Freeman's teaching also generated a social dimension. A sense of community care, cohesion, exclusiveness, superiority and persecution grew with the breadth, authority and enthusiasm of his teaching. Those with divergent doctrines, beliefs or practices either conformed or were excluded. Outside interactions grew less and were sometimes severed over these issues. Evangelical outreach shrivelled. So while legalism was denounced from the pulpit, it was practiced amongst the congregation to the extent that it has been described as "cultist tendencies". These teachings were comprehensive and logical, including the roles of women, music, jobs, medical science, government, the military, education, birth control, sports and holidays. Christmas was condemned as a pagan festival. A woman’s role in the home as a wife and mother was seen to be the most noble and worthiest of callings. Children were regarded as a blessing from God and birth control was actively discouraged.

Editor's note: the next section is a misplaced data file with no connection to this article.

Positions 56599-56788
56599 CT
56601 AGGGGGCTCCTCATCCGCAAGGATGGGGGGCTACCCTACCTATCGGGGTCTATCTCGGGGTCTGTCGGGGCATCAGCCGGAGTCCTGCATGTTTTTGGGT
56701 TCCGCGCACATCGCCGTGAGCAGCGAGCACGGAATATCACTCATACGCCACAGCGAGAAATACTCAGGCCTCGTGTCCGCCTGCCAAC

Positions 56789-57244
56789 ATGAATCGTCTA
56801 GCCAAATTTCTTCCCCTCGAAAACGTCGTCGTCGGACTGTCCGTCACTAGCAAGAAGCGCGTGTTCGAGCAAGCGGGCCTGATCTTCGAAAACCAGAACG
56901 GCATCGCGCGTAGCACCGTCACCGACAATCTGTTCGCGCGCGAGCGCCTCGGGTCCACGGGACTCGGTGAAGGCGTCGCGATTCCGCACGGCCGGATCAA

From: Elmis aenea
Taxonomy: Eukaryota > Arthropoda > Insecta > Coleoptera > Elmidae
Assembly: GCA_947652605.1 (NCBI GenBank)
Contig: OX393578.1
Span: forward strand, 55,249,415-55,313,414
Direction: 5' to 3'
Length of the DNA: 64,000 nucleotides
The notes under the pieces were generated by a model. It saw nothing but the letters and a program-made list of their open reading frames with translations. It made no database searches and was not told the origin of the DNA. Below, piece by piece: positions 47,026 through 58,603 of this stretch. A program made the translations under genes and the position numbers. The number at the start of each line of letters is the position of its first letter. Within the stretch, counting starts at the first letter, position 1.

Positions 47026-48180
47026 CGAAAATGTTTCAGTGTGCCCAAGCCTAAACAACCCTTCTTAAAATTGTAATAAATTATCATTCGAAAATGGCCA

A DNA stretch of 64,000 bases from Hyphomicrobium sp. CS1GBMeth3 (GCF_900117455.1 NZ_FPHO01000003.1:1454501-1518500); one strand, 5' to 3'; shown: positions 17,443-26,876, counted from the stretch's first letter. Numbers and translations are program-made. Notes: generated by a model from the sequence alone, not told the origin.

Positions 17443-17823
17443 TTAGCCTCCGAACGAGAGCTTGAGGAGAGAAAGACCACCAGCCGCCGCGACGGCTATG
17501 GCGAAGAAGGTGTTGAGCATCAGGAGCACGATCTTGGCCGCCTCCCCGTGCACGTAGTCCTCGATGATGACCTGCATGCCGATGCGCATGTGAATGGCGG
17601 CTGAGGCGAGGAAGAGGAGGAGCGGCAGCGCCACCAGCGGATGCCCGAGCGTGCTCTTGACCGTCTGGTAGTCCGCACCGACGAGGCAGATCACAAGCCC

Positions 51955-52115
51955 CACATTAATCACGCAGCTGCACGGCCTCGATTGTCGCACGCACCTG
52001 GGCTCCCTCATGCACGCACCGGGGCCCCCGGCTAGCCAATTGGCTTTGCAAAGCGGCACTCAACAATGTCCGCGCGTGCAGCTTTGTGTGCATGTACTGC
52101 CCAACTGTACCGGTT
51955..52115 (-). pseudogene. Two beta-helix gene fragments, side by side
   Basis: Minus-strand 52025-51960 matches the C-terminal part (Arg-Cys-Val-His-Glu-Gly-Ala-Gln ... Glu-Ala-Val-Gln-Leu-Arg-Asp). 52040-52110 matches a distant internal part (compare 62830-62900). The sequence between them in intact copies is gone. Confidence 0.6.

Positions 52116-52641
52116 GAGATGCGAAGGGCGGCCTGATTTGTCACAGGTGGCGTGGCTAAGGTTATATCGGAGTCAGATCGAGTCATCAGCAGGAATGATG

This led to a certain degree of uniformity within the congregation:

"People outside Faith Assembly joked that we all looked alike. A typical Faith Assembly family on their way to church consisted of a man, who was probably a construction worker, carrying a notebook and Bible under one arm and a diaper bag over his shoulder. He would be walking with his wife, who would be wearing a denim skirt and carrying a baby, with several other kids in tow. They would drive a van."